The events unfolding in Hyderabad over the past week or so bring to fore the blatant violations of risk management procedures by intermediaries and even more brazen circumventing of disclosure norms laid down by the Securities and Exchange Board of India (Sebi) by promoters and listed lenders. The fact that there has not been any strong response from Sebi shows the helplessness of the regulator in situations where both parties decide to have such unprotected transactions by mutual consent and later get into public mudslinging.
After several Andhra-based firms got into trouble with pledging of shares a couple of years ago, Sebi made it compulsory for such pledges to be reported on a continuous basis through stock exchange disclosures. Sebi also required companies to make quarterly disclosures of these pledges alongwith shareholding declarations.
A complaint by Karvy Stock Broking to the Hyderabad police has shown how promoters may have used their shares to raise money without disclosing it to the stock exchanges. According to the complaint, promoters of Deccan Chronicle and Future Capital and their lenders got into an agreement called non-disposal undertaking-power of attorney (NDU-POA). While this arrangement gives the lenders most of the benefits of a pledge, it protects the downside of a potential erosion of value if the arrangement is disclosed to the public.
Under a regular pledge, the pledgor will submit an instruction to its depository participant to initiate a pledge/hypothecation request in the software provided by NSDL/CDSL, indicating the option ‘create a pledge/hypothecation’ in the pledge/hypothecation form. The pledgor will indicate therein, the agreement number, closure date of the pledge/hypothecation (this date is indicative of the duration of pledge/hypothecation), pledgee’s details, and the details of securities to be pledged. A pledge is then created electronically and will reflect in both pledgor and pledgee’s DP accounts. But under the NDU-POA, the entire depository mechanism is being circumvented.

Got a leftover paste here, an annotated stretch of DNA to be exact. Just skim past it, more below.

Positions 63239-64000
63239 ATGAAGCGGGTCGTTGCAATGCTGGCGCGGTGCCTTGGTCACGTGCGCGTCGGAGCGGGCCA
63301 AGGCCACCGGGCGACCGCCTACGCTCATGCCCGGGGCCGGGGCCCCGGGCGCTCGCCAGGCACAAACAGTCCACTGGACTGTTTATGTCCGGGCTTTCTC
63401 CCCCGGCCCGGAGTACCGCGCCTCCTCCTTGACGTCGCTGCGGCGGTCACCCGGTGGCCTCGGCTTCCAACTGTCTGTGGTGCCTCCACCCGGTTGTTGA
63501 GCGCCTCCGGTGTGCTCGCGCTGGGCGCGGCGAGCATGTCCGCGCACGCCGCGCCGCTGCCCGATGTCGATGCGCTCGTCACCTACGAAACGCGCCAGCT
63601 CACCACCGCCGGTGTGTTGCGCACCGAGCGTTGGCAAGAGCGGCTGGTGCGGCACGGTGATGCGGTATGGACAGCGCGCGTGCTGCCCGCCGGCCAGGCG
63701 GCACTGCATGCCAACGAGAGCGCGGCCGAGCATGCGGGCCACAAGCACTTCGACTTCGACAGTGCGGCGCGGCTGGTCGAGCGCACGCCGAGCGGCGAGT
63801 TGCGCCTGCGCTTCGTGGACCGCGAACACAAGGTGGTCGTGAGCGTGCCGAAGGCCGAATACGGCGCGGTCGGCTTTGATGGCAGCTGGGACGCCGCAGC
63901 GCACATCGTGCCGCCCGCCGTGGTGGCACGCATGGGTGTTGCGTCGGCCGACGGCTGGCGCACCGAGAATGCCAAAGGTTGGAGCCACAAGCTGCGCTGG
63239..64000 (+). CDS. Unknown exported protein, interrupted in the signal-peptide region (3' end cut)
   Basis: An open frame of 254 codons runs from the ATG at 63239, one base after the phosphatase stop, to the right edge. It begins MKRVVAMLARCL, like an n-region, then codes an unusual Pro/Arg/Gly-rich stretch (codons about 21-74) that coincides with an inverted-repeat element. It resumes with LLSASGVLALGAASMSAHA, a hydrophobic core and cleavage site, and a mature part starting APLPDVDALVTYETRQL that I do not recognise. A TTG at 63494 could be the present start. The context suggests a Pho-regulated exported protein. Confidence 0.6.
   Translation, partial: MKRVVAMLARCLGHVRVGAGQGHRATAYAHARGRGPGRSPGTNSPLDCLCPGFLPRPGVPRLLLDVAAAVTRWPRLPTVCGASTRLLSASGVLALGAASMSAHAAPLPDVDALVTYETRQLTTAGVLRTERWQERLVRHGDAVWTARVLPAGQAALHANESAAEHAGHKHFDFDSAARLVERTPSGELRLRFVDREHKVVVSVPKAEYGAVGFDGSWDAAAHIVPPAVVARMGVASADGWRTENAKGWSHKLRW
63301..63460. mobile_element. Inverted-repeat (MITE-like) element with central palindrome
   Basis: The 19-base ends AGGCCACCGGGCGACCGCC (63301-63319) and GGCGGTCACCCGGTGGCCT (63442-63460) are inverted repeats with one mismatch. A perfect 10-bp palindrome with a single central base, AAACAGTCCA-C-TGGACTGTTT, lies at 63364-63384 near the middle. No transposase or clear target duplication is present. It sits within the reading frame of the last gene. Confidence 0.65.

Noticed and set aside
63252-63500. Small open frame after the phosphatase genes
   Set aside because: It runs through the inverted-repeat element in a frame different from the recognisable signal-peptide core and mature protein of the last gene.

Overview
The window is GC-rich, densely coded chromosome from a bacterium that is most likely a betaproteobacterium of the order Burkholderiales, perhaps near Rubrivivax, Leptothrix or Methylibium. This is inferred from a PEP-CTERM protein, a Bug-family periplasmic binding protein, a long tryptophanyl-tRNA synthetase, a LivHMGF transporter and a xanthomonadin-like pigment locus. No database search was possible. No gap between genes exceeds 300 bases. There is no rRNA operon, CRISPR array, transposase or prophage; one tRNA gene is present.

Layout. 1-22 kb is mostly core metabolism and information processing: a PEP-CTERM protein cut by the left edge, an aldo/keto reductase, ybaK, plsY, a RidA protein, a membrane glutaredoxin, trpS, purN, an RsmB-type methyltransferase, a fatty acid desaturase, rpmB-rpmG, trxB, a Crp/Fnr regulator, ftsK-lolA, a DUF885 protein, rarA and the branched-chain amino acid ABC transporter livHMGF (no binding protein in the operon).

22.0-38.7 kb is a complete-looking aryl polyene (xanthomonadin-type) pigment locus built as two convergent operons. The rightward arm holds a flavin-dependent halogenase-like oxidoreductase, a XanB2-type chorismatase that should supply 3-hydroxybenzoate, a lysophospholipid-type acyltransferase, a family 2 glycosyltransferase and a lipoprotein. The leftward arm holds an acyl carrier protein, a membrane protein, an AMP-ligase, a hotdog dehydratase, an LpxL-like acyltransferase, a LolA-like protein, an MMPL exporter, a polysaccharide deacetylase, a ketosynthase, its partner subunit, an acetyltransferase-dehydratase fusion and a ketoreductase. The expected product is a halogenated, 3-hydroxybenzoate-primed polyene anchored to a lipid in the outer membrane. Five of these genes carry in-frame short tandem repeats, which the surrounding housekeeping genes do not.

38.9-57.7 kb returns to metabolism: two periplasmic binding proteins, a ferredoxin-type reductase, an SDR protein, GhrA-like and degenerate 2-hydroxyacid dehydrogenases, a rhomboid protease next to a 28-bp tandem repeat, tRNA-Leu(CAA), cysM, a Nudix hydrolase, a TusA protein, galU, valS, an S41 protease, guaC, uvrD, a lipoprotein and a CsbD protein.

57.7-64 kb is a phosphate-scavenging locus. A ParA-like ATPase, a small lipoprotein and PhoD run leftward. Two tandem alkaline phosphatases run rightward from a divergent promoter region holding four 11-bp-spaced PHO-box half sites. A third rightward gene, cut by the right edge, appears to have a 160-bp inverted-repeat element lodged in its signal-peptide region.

The Karvy complaint also shows how the intermediary was able to break the NDU-POA just on the basis of instructions from the promoters alone. It did not wait for any confirmation from the other party to the contract with Future Capital Holdings (FCH). Karvy claims “based on the track record of the account holder, their reputation and status as also the fact that they are promoters of a reputed company, had in good faith and in belief that the agreement with FCH was terminated,” the transactions were executed.
Why should there be an investor protection framework, market infrastructure institutions such as exchanges and clearing corporations if all transactions can be conducted in such good faith and based on reputation?
“The account holders have made several oral assurances and stated that as fresh documentation for a fresh loan against property was under process with FCH, there has been a delay in obtaining the satisfaction letter from FCH,” the complaint says. Oral assurances? Are we still living in the 19th century? If this is the real world, then are all these state-of-the-art electronic systems and gadgets just for the regulators to show off and media to wax eloquent about, while the real world is still oral and physical?
In fact, one of the promoters allegedly made Karvy believe that “this termination letter was a mere formality.” If somebody can make somebody ‘believe’ something, why should these companies invest shareholders’ money in some ominously named creature called risk management system. Time has come for Sebi to take a second look at the definition of pledge and expand it to bring in all these off-market arrangements. It is also a good time to crack down on the tendency to bend rules based on “track records and reputation”.